The EPA, the U.S. Department of Defense (DoD), the U.S. Department of Agriculture (USDA), and the U.S. Department of Health and Human Services (HHS) kicked off the National Academies of Sciences, Engineering, and Medicine (NASEM)’s Workshop on Federal Government Human Health Per- and Polyfluoroalkyl Substances (PFAS) Research. Aggressively addressing PFAS has been an active and ongoing priority for this Administration. This collaborative workshop will help to further coordinate PFAS research across the federal government and is an important part of EPA’s work under its PFAS Action Plan.
“EPA is committed to working with our federal partners and leading scientists around the world to advance cutting-edge research on PFAS,” said EPA Administrator Andrew Wheeler. “Aggressively addressing these chemicals of concern is one of my top priorities and this workshop will help our scientists showcase the depth of the research across the federal government.”
“This independent review by the National Academies is an important step to leverage the extensive work ongoing across federal entities and will help determine what further research needs to be conducted in order for us to most effectively continue our PFAS response. As the Chair of DoD’s PFAS Task Force, I will tell you that DoD’s participation in this workshop is part of the Department’s commitment to ensure the health and safety of our men and women in uniform, their families, and the communities in which we serve,” said Assistant Secretary of Defense for Sustainment Jordan Gillis.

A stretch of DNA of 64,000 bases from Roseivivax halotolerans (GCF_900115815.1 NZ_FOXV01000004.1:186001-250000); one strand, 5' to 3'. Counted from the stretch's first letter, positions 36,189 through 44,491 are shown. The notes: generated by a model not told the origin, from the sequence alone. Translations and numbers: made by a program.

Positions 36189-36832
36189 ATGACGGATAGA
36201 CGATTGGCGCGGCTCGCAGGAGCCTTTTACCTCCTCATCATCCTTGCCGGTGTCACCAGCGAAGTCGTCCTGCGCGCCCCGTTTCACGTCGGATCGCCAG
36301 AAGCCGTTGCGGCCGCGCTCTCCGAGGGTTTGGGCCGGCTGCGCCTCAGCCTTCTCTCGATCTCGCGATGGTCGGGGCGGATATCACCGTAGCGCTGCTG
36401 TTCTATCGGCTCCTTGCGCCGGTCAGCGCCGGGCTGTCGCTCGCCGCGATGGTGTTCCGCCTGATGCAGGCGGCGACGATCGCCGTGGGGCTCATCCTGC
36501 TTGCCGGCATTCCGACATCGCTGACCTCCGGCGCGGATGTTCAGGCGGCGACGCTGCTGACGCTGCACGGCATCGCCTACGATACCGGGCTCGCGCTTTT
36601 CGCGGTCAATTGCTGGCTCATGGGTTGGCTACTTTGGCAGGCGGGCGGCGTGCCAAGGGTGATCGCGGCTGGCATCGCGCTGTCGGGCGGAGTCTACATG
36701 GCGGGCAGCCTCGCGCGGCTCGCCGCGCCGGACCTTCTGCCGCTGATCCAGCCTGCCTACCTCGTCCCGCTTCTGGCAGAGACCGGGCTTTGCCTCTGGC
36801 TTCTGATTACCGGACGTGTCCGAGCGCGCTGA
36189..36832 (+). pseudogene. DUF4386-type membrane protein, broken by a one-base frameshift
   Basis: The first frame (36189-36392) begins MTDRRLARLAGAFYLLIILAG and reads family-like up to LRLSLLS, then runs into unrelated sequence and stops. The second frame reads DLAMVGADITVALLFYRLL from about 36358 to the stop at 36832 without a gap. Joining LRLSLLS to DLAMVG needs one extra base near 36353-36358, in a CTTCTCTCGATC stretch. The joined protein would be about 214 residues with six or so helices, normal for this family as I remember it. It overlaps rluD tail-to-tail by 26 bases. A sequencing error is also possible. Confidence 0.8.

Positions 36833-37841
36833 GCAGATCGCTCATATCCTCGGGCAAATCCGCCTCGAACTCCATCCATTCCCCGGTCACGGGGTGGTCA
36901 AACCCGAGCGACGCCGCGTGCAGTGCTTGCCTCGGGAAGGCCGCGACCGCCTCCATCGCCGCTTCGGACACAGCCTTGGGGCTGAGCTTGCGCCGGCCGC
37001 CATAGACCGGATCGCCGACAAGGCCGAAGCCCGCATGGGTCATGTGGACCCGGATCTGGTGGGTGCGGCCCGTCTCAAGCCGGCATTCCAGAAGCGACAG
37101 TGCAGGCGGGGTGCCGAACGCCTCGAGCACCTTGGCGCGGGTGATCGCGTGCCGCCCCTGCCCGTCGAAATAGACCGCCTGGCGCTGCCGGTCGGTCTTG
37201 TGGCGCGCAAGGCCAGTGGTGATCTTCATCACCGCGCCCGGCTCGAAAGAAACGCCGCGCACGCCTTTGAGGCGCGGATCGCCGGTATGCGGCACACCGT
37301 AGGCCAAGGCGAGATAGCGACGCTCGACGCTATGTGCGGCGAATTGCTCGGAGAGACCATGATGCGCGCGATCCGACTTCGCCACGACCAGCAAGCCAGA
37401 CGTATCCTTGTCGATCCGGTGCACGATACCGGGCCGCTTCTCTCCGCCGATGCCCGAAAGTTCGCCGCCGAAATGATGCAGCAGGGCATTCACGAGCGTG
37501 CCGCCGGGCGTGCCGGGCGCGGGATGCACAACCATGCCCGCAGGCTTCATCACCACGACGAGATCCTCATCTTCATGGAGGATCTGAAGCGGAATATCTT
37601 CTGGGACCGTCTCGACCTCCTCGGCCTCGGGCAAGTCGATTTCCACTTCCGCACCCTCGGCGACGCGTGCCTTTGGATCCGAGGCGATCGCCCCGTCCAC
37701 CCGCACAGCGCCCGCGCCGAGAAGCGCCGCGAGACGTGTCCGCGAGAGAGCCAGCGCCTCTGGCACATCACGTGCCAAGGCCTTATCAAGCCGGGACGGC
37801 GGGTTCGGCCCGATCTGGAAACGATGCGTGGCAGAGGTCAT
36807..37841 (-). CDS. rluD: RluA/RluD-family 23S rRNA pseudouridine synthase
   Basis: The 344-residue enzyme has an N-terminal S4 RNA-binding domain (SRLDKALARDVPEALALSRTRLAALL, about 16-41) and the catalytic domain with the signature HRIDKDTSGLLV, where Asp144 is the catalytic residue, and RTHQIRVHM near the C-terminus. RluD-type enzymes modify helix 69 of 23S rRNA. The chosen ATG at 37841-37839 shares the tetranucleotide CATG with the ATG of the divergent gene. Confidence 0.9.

“USDA supports measures that foster healthy, viable, and sustainable agricultural farming practices,” said Deputy Under Secretary for USDA’s Research, Education, and Economics Mission Area Dr. Scott Hutchins. “This multi-agency collaboration and coordination is a critical step in finding workable solutions for our nation’s farmers.”
“Similar to other agencies within the federal family, understanding the health effects of exposures to PFAS continues to be a priority for the Centers for Disease Control and Prevention (CDC) and the Agency for Toxic Substances and Disease Registry (ATSDR),” said Director of CDC and Administrator of ATSDR Robert R. Redfield, MD. “This virtual workshop with the National Academies is a welcomed opportunity to discuss and contribute to the growing body of knowledge on this topic.”